Linked by Thom Holwerda on Thu 5th Mar 2009 13:27 UTC
Windows For Windows 7, Microsoft has made some changes to User Account Control to counter the criticism that UAC was too intrusive. It didn't take long before several holes were poked in Windows 7's default UAC settings, and now one is left to wonder: is it wise to sacrifice security for (perceived?) usability? Ars has an editorial that deals with this question.
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That's just crazy talk
by MrDoe on Thu 5th Mar 2009 15:54 UTC
MrDoe
Member since:
2009-03-05

This article forgets two things:
1. I'm an advanced computer user. With over 20 years of experience I know when I install a video driver it requires root/administrator access. I don't mind typing in a password but I do mind a uber-modal dialog blocking everything but the UAC window asking permissions (multitasking anyone?).

2. The average computer user doesn't know much about security. How the hell does he know when to press Yes/No when it pops up every few minutes?

The only solution seems to set administrator access so that it requires a password (like unix has done since the beginning, shame on you author for ignoring that fact).
The sad reality is that most windows programs are just so crappy they "integrate" too good. Today, flashplayer suddenly updated and required a reboot. For crying out loud, why is such a piece of crap so tightly integrated into the core of my OS that it needs to restart? Until software companies fix their act this problem persists. So just make administrator access a little more difficult to find so software companies have to create better software.

Reply Score: 4

jabbotts Member since:
2007-09-06

Flashplayer ActiveX plugin will require a reboot becuse it touches IE which forces itself to be deep-throated by the kernel.

Flashplayer plugin standard did not require any reboot when I updated it yesterday. Of course, this is the FF plugin and FF is not bound to the kernel in such an intimate way.

Reply Parent Score: 3

PlatformAgnostic Member since:
2006-01-02

That's BS and you know it. IE is a program that ships with Windows, just like calc.exe. I dare you to say that calc.exe is integrated with the kernel :-p.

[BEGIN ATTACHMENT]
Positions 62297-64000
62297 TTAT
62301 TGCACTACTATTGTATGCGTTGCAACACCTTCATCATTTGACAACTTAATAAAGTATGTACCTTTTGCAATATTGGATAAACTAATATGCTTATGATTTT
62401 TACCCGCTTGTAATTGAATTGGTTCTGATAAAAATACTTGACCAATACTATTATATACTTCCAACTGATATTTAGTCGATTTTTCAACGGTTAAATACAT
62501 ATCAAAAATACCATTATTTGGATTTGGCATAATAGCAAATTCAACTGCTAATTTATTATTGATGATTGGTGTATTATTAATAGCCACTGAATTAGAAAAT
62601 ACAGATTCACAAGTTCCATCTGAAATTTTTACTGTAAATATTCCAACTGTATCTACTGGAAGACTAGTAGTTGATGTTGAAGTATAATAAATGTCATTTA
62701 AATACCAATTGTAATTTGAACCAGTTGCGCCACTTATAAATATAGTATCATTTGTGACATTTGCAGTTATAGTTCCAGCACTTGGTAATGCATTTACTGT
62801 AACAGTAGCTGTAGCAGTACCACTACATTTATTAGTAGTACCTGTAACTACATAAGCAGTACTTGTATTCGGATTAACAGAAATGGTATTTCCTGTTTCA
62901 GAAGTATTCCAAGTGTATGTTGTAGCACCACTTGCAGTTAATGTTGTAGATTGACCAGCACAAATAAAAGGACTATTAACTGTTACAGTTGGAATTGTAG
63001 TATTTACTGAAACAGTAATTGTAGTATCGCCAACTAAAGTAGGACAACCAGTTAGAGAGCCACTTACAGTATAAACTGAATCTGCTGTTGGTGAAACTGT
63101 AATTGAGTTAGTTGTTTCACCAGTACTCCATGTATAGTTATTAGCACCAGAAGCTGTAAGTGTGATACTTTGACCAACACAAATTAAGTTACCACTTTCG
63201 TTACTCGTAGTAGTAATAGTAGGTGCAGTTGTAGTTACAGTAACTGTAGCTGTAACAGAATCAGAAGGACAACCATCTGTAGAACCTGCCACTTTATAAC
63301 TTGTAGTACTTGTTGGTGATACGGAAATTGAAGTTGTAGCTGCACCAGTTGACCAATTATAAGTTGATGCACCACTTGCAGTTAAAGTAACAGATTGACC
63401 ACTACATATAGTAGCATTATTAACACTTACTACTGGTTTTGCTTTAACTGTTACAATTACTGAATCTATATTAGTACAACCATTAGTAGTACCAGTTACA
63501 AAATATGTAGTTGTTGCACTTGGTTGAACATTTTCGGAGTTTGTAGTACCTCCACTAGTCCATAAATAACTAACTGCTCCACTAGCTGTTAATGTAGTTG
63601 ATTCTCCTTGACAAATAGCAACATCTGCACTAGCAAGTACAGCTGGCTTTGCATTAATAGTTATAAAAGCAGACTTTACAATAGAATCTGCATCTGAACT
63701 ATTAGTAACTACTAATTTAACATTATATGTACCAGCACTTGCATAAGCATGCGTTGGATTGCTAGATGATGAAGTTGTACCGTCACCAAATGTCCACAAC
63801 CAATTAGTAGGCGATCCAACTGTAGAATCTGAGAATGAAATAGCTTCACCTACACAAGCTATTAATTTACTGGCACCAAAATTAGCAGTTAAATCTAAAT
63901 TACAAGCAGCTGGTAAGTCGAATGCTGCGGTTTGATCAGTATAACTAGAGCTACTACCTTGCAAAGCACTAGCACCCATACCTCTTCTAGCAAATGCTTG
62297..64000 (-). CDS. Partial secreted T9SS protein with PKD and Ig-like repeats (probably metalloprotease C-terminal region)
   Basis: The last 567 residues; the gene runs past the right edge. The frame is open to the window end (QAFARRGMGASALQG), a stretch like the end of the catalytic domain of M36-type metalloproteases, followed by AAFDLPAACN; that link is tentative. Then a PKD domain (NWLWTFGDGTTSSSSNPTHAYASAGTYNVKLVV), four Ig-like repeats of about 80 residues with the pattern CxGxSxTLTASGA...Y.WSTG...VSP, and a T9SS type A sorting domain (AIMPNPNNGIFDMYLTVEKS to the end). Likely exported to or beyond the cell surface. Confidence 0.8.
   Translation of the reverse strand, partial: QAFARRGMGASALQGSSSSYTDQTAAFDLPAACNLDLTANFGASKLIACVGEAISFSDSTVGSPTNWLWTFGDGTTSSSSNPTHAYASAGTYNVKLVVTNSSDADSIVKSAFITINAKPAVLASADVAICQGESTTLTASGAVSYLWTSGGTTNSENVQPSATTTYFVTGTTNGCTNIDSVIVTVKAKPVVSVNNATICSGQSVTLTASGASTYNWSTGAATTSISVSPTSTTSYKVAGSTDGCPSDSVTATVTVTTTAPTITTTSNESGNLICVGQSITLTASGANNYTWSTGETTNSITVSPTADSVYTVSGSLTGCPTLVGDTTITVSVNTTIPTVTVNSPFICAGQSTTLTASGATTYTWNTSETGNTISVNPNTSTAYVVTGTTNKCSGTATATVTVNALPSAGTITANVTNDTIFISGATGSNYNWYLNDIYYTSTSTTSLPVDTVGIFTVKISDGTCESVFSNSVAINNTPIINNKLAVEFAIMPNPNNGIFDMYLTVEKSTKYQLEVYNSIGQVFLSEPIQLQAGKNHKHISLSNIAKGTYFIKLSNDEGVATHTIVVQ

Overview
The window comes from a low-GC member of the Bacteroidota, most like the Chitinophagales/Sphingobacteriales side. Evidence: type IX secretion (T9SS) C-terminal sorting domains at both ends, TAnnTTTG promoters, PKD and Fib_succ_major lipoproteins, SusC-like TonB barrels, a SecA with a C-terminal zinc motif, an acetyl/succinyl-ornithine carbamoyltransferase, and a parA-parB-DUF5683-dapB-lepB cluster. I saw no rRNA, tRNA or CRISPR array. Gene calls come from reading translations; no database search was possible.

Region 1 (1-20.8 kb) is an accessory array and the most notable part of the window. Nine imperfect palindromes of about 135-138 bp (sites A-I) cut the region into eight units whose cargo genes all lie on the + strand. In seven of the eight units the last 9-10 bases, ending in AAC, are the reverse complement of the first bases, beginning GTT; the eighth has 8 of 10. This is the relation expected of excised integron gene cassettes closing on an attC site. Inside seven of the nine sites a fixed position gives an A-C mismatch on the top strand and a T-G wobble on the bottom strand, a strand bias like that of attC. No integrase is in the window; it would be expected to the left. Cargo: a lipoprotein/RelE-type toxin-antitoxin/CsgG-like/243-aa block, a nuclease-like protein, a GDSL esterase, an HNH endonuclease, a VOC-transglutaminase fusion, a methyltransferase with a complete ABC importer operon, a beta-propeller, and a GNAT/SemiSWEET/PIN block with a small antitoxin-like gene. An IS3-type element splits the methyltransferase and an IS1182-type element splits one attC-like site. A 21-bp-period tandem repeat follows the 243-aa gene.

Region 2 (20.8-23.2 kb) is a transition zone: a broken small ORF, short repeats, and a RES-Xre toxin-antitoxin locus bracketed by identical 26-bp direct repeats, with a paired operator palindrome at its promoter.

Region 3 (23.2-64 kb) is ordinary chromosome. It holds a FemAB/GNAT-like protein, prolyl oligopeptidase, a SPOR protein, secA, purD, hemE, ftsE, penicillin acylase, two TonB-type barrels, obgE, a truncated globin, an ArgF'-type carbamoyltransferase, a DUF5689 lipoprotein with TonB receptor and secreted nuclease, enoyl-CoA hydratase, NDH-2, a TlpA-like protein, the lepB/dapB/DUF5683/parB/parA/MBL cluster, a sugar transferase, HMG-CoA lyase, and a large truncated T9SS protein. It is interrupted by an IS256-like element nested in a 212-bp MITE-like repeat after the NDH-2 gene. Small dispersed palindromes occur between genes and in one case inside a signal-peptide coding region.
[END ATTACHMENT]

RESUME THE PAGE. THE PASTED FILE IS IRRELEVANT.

The reason Flash wants a reboot is that it needs to replace previous binaries which may be in use by some running instance of IE. The installer could just ask you to shut down all instances of IE before running, but they took the easier engineering approach of just saying restart the machine (the new files are copied over the old files when the machine next boots).

Reply Parent Score: 2

RE: That's just crazy talk
by hraq on Thu 5th Mar 2009 20:01 in reply to "That's just crazy talk"
hraq Member since:
2005-07-06

You are smart; this is exactly what I want to say.

Add that 99% of applications out their are single threaded and administrator-sensitive and buggy and not well written and has .... oh my god

I still have to see 1 decent game that uses the quad or octa cores on any system.

Reply Parent Score: 2

RE: That's just crazy talk
by Morph on Thu 5th Mar 2009 21:00 in reply to "That's just crazy talk"
Morph Member since:
2007-08-20

I don't mind typing in a password but I do mind a uber-modal dialog blocking everything but the UAC window asking permissions

The `uber-modality' is by design, and it has a very important reason. Only the true UAC can create such a window, no other app can grey out the screen, etc. This means that malicious apps cannot create a replica UAC window in an attempt to fool the user, like phishing. If you ever get a UAC prompt that's not `uber-modal' then you know it's a fake.

This is the same reason some systems require you to press ctrl+alt+delete to open a login window; no regular app can capture ctrl+alt+delete because it is handled specially by the hardware and keyboard drivers. So when a login window appears as a result of you pressing ctrl+alt+del, you know it must be genuine.

Reply Parent Score: 2

jabbotts Member since:
2007-09-06

The screen is simply an image. I don't see why an app could not be written to fake the UAC overbearing parent aproach. I would like to think it's a unique effect to grey the screen and post a message box over it.. then I remember changing the window theme.. greyed until done.. shutting down.. greyed until shutdown method is selected...

Three finger solute to login? My login prompt is a third party app that waits for a finger print scanner input or, accepts crtl-alt-del and rolls over to the windows login prompt. My remote software provides a command to send crtl-alt-del to a remote session so the key sequence can be generated by software; this being the Windows remote desktop and rdesktop on other platforms. Here, I actually just wish it was easier to implement in a non AD setup. Getting the login prompt without crtl-alt-del and finding the previous username left in place unless you do some reg editing sucks.

I do see the reason for both functions though. UAC locks out the rest of the screen so the user knows it's authentic (assuming the user is aware enough to realize that), and I always figured it was to keep the user from clicking on other windows while the system was waiting for the privileged elevation.

Reply Parent Score: 2